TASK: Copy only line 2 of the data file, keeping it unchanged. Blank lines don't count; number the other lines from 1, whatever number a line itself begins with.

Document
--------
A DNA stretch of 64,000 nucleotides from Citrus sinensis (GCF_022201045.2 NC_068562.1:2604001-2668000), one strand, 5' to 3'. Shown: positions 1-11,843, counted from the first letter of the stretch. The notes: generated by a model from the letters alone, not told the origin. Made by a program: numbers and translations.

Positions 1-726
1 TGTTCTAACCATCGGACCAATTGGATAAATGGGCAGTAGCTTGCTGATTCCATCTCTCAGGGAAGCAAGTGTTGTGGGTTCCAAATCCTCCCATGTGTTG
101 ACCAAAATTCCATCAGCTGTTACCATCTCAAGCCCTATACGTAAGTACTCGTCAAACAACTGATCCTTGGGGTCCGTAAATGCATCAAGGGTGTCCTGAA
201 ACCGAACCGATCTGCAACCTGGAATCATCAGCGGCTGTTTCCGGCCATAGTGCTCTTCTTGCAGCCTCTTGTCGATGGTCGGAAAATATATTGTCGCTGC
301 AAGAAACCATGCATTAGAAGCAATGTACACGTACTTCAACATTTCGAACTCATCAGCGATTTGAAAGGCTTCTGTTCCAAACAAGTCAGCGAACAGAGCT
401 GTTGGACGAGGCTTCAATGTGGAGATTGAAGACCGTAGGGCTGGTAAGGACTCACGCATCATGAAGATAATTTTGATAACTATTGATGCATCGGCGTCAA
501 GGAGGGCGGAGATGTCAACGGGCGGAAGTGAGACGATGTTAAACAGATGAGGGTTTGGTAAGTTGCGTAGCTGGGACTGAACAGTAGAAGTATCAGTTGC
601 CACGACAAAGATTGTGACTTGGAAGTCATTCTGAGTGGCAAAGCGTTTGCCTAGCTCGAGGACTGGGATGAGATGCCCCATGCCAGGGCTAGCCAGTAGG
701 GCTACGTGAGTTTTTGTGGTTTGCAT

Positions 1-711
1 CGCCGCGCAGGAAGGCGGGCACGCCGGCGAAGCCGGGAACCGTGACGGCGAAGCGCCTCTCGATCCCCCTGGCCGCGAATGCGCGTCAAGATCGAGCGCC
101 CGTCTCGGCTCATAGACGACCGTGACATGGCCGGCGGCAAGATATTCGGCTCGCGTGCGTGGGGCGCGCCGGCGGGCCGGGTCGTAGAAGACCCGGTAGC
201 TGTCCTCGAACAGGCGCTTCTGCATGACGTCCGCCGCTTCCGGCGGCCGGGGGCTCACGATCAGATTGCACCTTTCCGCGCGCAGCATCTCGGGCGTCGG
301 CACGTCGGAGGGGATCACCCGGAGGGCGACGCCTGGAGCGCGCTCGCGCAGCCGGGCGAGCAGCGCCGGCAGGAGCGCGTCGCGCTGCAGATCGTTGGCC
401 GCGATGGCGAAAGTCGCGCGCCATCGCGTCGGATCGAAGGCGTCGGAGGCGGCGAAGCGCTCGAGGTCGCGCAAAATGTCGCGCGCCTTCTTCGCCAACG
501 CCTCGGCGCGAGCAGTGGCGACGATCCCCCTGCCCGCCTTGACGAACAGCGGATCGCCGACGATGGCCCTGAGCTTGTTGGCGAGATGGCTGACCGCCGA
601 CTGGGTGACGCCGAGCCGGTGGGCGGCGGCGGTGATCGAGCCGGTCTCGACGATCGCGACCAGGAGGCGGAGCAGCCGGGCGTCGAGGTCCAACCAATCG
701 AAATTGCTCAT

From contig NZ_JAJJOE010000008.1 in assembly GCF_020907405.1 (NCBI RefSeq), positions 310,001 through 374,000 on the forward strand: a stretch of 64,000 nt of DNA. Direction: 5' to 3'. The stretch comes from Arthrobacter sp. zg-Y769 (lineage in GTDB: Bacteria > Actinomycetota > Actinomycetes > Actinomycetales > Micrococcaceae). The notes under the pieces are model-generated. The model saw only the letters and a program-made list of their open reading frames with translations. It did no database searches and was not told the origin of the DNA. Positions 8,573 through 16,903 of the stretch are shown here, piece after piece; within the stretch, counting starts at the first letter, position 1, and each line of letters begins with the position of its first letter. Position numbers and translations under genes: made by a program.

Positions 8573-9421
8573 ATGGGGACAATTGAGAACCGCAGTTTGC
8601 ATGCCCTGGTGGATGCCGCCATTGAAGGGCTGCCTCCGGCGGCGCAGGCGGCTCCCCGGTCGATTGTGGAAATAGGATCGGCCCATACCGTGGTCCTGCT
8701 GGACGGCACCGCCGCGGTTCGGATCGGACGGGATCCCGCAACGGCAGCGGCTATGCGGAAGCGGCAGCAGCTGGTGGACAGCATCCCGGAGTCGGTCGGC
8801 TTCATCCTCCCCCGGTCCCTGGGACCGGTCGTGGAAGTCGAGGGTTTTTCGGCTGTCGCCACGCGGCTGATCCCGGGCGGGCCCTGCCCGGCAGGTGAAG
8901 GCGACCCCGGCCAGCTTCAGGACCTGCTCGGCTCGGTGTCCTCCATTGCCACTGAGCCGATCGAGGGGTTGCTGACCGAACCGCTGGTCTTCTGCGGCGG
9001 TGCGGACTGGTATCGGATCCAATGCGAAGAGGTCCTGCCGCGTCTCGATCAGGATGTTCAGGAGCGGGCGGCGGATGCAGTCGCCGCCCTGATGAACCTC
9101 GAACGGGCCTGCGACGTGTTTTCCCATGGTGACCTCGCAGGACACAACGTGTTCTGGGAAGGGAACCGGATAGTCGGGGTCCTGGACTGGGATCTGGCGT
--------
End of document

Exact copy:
Positions 1-726